When you opened this document, a list of tested alternatives to current national practice was revealed in the main menu.

Background on the economics of renewable energy

If you are thinking about starting a renewable energy or energy conservation program, here are two lessons you need to absorb.

The total subsidy granted to existing hydrocarbon and nuclear power industry totals up to

$689 annually per U.S. household per year. Prior to the passage of the 2009 “stimulus package”, the subsidy for Renewable Energy was around $56.00 per household per year. [1] This sends false signals to consumers who think that what they pay at the pump, or in their electric bill is in fact the “cost”, when it isn’t.

The next fact one needs to learn is that even within the traditional fuels category, not all energy costs the same – it just looks like it. In fact, some cost more, some costs less, and mostly the customer pays the average of the two. For example, if an old well and old refinery have already been paid off, and produce 100 gallons of gasoline for 30 cents per gallon, and a new well and new refinery are very expensive, and they produce a second 100 gallons for 2.70 per gallon, the gasoline company cannot set two different prices at the pump. They pour the two 100 gallon barrels into one big 200 gallon barrel, and sell it for the average price of $1.50 per gallon.

Here is where this becomes important. If you are contemplating building a bio-fuel station, using seaweed, or corn (I know folks don’t like this, but let’s hold that discussion for the moment so you don’t miss the key lesson), you don’t need to produce your product for $1.50 per gallon. You only need to beat our hypothetical $2.70. The problem comes in when someone challenges your costs as non-competitive, and you don’t know you are competing against an artificially low number.

The same thing happens with electricity, but it is a bit harder to understand. Basically, most electrical customers have only one meter, and it can only read the volume of electricity used. It cannot detect what the cost was of creating and getting that electricity to you at any point in time. The big secret is that not all electricity costs the same to make. For example, in a state like Florida, electricity is cheap to make at midnight, and expensive to make at 2PM. This is because electricity load is not flat…..it rises when people get out of bed, rises when they turn on the air conditioning, and goes down when they go to bed, in a bell shaped curve. Because electricity at midnight is made by large, efficient, but sort of steady producer central generating stations called “base load” plants, it is cheaper to make. When the load gets higher in the afternoon on a hot day, the base load plants cannot produce enough, so in order to meet the demand for hot day electricity, the utility turns on what are called “peaking units”, which are small very expensive generators (which make lots of pollution). The utility takes the cheap power generated by the “base load” plants, and the expensive power generated by the “peaking” plants, averages the cost, and that is what you are billed. Large commercial and industrial customers often get what is called “time of day” pricing, but that still leaves a very large percentage of users on “average cost” billing – and this average masks the true cost of about half of the power you consume.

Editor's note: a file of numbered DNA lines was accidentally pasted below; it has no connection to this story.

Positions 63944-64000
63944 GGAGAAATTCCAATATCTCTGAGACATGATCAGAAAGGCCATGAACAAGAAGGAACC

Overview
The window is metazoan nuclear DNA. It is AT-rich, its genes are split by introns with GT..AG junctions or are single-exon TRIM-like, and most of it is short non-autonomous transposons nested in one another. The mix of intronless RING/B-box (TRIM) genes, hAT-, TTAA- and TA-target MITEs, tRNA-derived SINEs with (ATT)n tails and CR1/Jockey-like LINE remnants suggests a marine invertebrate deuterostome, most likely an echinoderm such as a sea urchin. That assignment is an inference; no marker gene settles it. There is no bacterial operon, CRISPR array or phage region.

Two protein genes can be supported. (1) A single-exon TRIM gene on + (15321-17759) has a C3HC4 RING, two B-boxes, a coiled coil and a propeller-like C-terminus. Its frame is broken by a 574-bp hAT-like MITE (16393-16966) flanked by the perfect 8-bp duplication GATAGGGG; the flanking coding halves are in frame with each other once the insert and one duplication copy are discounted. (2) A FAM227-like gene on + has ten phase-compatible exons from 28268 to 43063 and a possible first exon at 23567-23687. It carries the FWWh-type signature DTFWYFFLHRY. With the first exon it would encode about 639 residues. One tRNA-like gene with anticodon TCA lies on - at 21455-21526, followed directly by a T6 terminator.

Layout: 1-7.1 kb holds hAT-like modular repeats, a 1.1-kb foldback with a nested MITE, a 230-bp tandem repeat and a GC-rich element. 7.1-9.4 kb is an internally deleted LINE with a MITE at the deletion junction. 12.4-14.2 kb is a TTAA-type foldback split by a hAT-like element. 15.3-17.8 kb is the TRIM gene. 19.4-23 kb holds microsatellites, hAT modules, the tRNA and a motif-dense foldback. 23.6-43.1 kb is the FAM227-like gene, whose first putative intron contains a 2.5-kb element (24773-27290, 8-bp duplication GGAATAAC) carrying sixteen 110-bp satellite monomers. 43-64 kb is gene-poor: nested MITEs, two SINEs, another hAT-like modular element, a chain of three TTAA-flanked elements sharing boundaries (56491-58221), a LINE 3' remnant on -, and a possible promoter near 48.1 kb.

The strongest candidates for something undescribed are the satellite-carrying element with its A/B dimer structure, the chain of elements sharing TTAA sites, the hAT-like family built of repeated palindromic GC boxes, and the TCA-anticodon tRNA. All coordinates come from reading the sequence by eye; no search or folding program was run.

Now, if you want to compare the costs of the energy from a solar water heater at 2 pm with that of a “peaking” unit, you will find a very favorable comparison. But the electric utility may state that renewable energy is too expensive, and then go on to compare the cost of the solar “peaking” unit to the average cost at the meter – not the cost of the real economic competitor, the “peaking” generator.

If you wish to make a business plan involving either reducing the amount of energy purchased from a traditional producer, or replacing some of it, it is critical that you find out what the economists call the “marginal” cost of the energy you are replacing with renewable. That is your real competition. If you can sort that out, and be rigorous about the numbers, the utility should be much more open to your business proposition, even if the energy you produce costs more than the average cost the customer sees. Bottom line – your energy only has to be cheaper than its real competition. This is one of those wonderful situations where the utility actually makes more money if it sells less power. This is because it sells its peaking power at a loss….for the average cost….and if you can help them sell less peaking power you are their friend.

On the web pages which follow you will find a number of examples of groups which have broken the code.



1) Calculating a subsidy per household per year requires the use of two sets of data: First, one determines the subsidy, and then divides by the number of households. The household data is taken from the U.S. Census Bureau data at http://www.census.gov/main The question of what fits the definition of a subsidy is a complex one. (Is accelerated depreciation a subsidy? Free use of federal lands? Federal loan guarantees? Insurance at less than market rates?) Depending on how one answers that, the dollar amount totals of subsidy changes. Since the purpose of this educational material is to point in broad ways to substantive policy issues, we used the average of a) the broadest reasonable estimate, and b) the lowest reasonable estimate. Frankly, this understates the subsidy, because even the high estimate does not in any way count either the health costs of air and water pollution, or the military cost of defending supply lines.

For a detailed read on the topic, see Subsidies in the U.S. Energy Sector: Magnitude, Causes, and Options for Reform by Doug Koplow, which can be found at Earth Track, Inc. www.earthtrack.net.